North American Network Operators Group|
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Re: IP ranges, re- announcing 'PA space' via BGP, etc
Thus spake "Alexander Koch" <[email protected]>
Here, it seems that some ISPs will accept foreign PA routes* _as long as the customer is still connected to that other provider_. Some won't under any circumstances. The remainder aren't filtering their downstreams and have no clue what they are providing transit for (i.e. it's the customer's job to get it right).On Fri, 7 April 2006 07:03:09 -0400, Patrick W. Gilmore wrote:Can you give us some examples so us "dumb Americans" can more precisely explain the problem? :)When a random customer (content hoster) asks you to accept something out of 8/8 that is Level(3) space, and there is no route at this moment in the routing table, do you accept it, or does Level(3) have some fancy written formal process and they get approval to do it, etc.? In Europe we would tell the customer this ain't gonna happen, as we would re- announce blocks out of 'foreign' LIR allocations and that is a no-go, unless the holder of that allocations acks that.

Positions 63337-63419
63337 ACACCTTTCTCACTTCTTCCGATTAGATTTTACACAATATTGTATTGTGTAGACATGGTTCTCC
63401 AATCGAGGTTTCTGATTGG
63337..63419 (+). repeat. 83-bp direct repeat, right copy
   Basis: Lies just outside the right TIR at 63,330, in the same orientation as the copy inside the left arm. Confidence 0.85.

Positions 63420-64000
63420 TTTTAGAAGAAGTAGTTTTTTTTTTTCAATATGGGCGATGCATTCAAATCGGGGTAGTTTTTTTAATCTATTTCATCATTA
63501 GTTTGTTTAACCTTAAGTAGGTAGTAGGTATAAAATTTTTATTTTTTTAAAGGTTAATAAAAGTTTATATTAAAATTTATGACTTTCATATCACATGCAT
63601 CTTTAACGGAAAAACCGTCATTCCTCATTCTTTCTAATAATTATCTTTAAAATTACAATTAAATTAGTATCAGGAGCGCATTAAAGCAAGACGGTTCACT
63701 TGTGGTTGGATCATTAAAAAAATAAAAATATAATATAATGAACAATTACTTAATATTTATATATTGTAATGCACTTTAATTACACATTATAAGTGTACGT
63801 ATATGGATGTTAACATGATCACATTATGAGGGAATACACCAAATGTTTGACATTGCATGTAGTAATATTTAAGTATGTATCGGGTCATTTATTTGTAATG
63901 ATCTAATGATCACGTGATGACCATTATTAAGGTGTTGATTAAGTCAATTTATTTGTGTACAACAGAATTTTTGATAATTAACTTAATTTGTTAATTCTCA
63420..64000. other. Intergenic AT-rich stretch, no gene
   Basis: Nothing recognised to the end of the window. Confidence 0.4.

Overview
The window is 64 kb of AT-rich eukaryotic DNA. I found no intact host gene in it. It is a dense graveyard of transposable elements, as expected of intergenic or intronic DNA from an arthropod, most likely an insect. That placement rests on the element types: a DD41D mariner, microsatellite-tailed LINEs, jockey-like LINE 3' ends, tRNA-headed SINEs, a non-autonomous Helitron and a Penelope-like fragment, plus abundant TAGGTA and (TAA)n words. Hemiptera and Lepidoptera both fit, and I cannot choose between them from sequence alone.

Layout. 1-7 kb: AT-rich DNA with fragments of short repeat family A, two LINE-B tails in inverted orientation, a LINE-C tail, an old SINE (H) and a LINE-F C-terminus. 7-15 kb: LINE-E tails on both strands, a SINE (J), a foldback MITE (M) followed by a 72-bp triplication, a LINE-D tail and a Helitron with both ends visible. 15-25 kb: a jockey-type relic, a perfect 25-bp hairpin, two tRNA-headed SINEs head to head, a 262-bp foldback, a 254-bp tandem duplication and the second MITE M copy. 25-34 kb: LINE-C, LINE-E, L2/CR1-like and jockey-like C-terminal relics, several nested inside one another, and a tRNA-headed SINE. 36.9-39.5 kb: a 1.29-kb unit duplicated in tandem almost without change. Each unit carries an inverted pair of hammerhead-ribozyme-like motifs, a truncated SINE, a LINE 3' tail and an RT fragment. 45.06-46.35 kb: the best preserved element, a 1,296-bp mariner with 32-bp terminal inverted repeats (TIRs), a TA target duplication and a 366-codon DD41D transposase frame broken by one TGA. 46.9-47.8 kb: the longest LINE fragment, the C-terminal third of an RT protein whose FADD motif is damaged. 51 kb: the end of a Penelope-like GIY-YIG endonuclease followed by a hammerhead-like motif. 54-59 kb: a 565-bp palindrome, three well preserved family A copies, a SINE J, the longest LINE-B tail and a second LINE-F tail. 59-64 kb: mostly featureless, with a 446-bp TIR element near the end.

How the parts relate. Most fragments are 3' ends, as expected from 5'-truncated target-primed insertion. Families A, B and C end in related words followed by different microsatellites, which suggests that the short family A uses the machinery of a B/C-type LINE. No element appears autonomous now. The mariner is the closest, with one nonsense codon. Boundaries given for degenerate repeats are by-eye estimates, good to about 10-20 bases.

If you do decide to accept a foreign PA route, you need to be very careful to point out to the customer (a) some people will filter your route for being too long and send their traffic to the owning provider, and (b) if the other provider doesn't announce the longer prefix in addition to their aggregate, anyone who accepts the longer route will send traffic only to you due to longest match. Both cases can result in suboptimal routing.
The correct** solution is to help them become an LIR, assuming they qualify.
* meaning a route for part of another ISP's aggregate
** for some values of "correct"
Stephen Sprunk "Stupid people surround themselves with smart
CCIE #3723 people. Smart people surround themselves with
K5SSS smart people who disagree with them." --Aaron Sorkin